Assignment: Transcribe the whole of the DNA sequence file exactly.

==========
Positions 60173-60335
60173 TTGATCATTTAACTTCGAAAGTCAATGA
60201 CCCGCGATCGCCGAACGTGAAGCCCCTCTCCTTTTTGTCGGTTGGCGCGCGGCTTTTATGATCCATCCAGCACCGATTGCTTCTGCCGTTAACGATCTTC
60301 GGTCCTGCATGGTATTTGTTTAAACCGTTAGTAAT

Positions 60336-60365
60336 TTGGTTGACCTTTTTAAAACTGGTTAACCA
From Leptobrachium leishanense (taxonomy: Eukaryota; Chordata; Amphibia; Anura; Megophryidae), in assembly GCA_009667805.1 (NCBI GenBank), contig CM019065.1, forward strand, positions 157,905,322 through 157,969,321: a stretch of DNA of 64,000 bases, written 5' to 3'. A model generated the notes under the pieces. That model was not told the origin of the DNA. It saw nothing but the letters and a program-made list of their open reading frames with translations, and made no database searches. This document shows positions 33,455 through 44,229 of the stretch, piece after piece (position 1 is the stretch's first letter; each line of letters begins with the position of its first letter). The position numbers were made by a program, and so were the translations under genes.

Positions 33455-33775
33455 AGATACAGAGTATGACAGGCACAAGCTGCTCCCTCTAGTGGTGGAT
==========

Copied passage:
Positions 60173-60335
60173 TTGATCATTTAACTTCGAAAGTCAATGA
60201 CCCGCGATCGCCGAACGTGAAGCCCCTCTCCTTTTTGTCGGTTGGCGCGCGGCTTTTATGATCCATCCAGCACCGATTGCTTCTGCCGTTAACGATCTTC
60301 GGTCCTGCATGGTATTTGTTTAAACCGTTAGTAAT

Positions 60336-60365
60336 TTGGTTGACCTTTTTAAAACTGGTTAACCA
From Leptobrachium leishanense (taxonomy: Eukaryota; Chordata; Amphibia; Anura; Megophryidae), in assembly GCA_009667805.1 (NCBI GenBank), contig CM019065.1, forward strand, positions 157,905,322 through 157,969,321: a stretch of DNA of 64,000 bases, written 5' to 3'. A model generated the notes under the pieces. That model was not told the origin of the DNA. It saw nothing but the letters and a program-made list of their open reading frames with translations, and made no database searches. This document shows positions 33,455 through 44,229 of the stretch, piece after piece (position 1 is the stretch's first letter; each line of letters begins with the position of its first letter). The position numbers were made by a program, and so were the translations under genes.

Positions 33455-33775
33455 AGATACAGAGTATGACAGGCACAAGCTGCTCCCTCTAGTGGTGGAT